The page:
Brokers and owners are starting to observe the impact of energy efficiency regulation on the S&P market, particularly regarding the risks now associated with vessels which are operating in band E of the January 1 introduced Carbon Intensity Indicator (CII).
The effects are most prominent in the tanker market, followed by dry bulk.
“CII is becoming increasingly influential in the sale and purchase market. At the moment, this is primarily manifesting in the liquidity of vessels,” online pricing portal VesselsValue stated in a new report, noting how vessels operating in band E have substantially lower liquidity as they will carry capital requirements, or will see their earnings potential reduce in the near future.
The liquidity gap between band E vessels and other higher ratings has widened substantially.
The CII measures how efficiently a vessel above 5,000 gt transports goods or passengers and is given in grams of CO2 emitted per cargo-carrying capacity and nautical mile, something owners can effect by changing vessel speeds.
The first reporting of the CII based on 2023 data is due no later than 31 March 2024. Vessels will receive a rating of A through E. A vessel rated D for three consecutive years or rated as E, will need to develop a plan of corrective actions.
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According to analysis by VesselsValue, on average across sectors, for band A vessels to operate in band C, the required 9% increase in speed would result in a 7% increase in vessel value. While for band E vessels to operate in band C, the average speed reduction of 12% would result in a discount of 12% (see chart below).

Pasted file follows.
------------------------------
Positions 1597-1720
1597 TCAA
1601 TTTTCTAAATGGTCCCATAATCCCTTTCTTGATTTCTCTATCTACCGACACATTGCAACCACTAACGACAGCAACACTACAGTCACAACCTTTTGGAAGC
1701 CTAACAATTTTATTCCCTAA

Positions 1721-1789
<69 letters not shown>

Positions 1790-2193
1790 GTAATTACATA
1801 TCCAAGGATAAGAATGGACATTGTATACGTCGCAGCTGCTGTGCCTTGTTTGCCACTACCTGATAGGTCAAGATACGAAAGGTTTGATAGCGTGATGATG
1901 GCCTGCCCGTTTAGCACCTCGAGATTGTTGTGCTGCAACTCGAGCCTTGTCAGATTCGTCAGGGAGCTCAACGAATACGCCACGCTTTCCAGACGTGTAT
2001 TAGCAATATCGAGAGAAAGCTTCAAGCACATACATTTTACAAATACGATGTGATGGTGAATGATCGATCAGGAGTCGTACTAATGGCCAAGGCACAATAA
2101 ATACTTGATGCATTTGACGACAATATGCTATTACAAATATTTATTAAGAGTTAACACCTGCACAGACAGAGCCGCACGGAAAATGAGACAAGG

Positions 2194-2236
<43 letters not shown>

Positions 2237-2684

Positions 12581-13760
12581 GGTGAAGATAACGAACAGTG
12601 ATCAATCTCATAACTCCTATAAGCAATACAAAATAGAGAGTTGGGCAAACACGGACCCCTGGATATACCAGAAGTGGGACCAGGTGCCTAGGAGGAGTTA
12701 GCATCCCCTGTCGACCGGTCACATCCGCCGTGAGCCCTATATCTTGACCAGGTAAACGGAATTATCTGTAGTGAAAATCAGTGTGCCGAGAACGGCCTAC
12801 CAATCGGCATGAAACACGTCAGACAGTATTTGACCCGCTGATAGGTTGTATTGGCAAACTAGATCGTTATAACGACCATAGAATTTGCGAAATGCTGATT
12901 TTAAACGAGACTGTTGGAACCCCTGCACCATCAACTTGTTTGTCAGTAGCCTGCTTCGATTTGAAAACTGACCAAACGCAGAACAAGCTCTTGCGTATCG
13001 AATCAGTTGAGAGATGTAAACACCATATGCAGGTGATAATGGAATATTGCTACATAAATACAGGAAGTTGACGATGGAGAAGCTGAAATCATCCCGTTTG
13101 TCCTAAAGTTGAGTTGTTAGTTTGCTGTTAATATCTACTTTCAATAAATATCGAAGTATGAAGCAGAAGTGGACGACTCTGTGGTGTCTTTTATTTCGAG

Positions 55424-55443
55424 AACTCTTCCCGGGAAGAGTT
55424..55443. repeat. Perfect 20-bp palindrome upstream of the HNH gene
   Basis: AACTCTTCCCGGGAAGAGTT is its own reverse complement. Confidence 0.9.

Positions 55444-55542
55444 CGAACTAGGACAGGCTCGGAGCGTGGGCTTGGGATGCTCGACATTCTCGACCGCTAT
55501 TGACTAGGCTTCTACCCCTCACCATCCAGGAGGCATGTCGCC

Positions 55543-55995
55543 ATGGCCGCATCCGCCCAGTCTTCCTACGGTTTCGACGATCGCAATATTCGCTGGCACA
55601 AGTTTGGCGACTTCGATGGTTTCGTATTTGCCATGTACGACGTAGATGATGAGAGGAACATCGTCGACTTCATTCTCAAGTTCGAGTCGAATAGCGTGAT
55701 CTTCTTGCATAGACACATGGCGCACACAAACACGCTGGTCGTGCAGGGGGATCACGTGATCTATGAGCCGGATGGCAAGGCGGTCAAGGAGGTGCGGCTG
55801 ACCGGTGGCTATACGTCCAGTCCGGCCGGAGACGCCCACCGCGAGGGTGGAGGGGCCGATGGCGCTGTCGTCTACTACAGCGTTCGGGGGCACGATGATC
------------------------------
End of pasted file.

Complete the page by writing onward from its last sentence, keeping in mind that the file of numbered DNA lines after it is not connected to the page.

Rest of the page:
The effects are most prominent in the tanker market, with band A vessels potentially able to generate an average value premium of 9%, and band E vessels suffering an average discount of 15%, according to VesselsValue.
The complexity of CII is keeping commercial pool managers very much on their toes.
“Managers will need to take into consideration the impact that their commercial trading strategy as a whole will have on individual vessels’ CII. This will be a challenge as the best financially yielding trading strategy may not automatically yield the best CII,” commented John Michael Radziwill, who is in charge of Monaco-based C Transport Maritime (CTM), a dry bulk pool founded in 2004.
Pankaj Khanna, who took over the running of Athens-headquartered tanker pool Heidmar in 2020, told Splash: “Going forward, the trading of ships is going to determine the CII rating of vessels and access to the right commercial people, with the right tools, training, mindset and knowledge is going to be critical to ensure a good CII rating.”